💰 A bill aims to increase transparency related to credit card surcharges at checkout

💰 The proposal also blocks retailers from making a profit off of the fee

💰 Most businesses must accept your cash

It'd be hard to be blindsided by a credit card surcharge at checkout, and merchants would be prohibited from profiting from the extra fee, if a piece of legislation advancing in Trenton becomes law.

Under a bill that has already received approval from the full Assembly and a Senate committee, retailers that are imposing a surcharge on customers who pay with a credit card would have to verbally inform customers of the extra charge before they pay. Clear signage indicating the charge amount would also have to be posted at the point of entry and the point of sale.

The proposed law also covers sales that occur over the internet or phone.

"Unfortunately, consumers are just inundated with fees everywhere, that I think they've been worn down and they simply accept them without question," Beverly Brown Ruggia, financial justice program director for New Jersey Citizen Action, told New Jersey 101.5. "And that's just simply not fair."

The surcharge imposed by retailers is meant to offset the fees they're handling from the credit card companies on the back end. Merchants who don't impose an extra fee may try to recoup costs by increasing the price of their goods or services, with or without the incentive of a discount for customers who pay with cash.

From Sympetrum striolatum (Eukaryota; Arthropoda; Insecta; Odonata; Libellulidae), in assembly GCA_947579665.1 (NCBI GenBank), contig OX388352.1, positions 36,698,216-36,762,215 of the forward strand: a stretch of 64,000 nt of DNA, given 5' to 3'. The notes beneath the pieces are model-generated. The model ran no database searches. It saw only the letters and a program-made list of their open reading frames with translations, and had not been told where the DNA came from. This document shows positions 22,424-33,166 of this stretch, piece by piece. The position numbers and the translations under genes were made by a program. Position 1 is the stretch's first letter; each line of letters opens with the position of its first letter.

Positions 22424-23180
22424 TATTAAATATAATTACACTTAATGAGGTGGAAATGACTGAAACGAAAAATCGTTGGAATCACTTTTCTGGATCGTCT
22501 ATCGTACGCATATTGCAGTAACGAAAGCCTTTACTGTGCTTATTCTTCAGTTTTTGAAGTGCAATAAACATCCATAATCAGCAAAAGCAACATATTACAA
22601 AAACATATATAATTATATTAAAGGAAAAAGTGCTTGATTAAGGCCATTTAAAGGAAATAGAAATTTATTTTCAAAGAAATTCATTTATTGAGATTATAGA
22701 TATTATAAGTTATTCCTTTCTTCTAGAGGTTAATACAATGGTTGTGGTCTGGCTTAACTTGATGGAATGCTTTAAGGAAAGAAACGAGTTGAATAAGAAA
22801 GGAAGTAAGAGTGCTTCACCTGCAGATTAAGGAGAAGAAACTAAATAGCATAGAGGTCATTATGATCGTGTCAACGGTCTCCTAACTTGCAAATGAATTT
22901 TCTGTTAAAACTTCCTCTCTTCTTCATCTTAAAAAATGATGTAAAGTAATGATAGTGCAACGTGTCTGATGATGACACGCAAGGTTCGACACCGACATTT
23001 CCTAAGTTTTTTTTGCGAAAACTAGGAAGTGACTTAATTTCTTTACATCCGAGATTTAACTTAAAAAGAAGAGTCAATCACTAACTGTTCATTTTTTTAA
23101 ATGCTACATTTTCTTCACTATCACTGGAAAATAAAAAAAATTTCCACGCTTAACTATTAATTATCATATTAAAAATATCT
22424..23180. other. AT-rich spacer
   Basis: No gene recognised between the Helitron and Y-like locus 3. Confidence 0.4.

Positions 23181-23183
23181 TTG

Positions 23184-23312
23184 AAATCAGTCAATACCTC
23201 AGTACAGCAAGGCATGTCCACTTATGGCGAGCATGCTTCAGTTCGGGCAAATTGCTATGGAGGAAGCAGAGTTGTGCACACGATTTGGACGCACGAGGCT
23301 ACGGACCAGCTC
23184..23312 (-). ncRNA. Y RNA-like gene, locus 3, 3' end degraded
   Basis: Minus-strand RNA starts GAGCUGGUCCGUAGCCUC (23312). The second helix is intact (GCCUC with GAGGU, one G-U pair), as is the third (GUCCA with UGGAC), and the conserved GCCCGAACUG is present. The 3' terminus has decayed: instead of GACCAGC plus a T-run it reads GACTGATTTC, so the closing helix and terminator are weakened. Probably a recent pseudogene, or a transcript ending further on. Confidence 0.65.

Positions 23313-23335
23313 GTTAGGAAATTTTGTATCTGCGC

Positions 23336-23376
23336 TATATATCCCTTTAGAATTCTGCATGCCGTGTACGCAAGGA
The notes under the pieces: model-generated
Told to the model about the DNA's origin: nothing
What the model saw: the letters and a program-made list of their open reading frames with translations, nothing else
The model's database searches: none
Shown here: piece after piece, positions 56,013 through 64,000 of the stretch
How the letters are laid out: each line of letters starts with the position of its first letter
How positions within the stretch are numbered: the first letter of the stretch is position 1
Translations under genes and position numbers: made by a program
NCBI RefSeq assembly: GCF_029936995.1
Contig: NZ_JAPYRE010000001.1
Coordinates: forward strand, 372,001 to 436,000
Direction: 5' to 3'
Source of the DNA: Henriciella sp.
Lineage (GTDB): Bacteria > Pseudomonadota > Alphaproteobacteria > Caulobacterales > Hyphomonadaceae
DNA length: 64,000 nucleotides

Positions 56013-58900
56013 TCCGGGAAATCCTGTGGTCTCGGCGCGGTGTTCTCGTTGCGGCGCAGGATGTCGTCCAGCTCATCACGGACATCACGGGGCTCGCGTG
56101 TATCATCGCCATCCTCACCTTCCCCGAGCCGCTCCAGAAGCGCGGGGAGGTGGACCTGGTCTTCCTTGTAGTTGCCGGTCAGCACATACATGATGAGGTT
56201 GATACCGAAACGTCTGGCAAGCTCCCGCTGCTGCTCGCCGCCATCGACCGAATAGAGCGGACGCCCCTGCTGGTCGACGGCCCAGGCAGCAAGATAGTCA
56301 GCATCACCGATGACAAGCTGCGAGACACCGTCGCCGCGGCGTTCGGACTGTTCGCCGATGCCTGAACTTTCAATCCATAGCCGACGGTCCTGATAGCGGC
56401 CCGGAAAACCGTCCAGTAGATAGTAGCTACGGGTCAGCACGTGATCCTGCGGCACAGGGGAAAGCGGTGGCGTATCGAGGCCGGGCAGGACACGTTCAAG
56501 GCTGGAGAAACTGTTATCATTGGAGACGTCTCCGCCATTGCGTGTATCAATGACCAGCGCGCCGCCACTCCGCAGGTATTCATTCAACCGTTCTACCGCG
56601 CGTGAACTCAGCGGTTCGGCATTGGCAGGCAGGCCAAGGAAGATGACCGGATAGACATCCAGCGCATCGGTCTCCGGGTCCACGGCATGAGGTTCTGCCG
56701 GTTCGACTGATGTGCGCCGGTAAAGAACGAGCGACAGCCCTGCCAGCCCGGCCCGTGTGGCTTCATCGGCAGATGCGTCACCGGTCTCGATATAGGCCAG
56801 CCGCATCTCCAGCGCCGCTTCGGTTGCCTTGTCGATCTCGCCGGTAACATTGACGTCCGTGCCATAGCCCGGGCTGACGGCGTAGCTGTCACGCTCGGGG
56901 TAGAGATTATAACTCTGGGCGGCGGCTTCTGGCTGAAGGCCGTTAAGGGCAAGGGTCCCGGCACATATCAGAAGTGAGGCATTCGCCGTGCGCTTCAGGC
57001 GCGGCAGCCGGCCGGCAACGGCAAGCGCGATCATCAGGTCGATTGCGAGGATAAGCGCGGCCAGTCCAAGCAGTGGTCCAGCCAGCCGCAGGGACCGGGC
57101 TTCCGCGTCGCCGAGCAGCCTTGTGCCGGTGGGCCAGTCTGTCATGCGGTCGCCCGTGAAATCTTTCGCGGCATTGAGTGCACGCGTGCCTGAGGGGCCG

Bill: You can't profit off of a credit card surcharge

Credit cards and American money
Comstock, Getty Stock / ThinkStock

The bill, sponsored by Gordon Johnson in the Senate, also prohibits retailers from imposing a surcharge greater than the actual cost that they're incurring themselves. This is already a rule from Mastercard and Visa, which are said to control 80% of the card market.

“So few people carry cash anymore, and we understand these processing fees can be burdensome for businesses but we also don’t want them taking advantage of the situation," said Johnson, D-Bergen.

New Jersey law states that businesses must accept cash. There are exemptions for businesses such as parking facilities and large entertainment venues.

When reached for comment on the proposed law, the New Jersey Restaurant and Hospitality Association said the bill would help with transparency between consumers and restaurants.

"Many of our members already post notice if they will be charging a surcharge fee in advance," the group said.

A violation of the potential law would be punishable by a fine of up to $10,000 for an initial offense, and up to $20,000 for any subsequent offense, along with possible action by the Attorney General.

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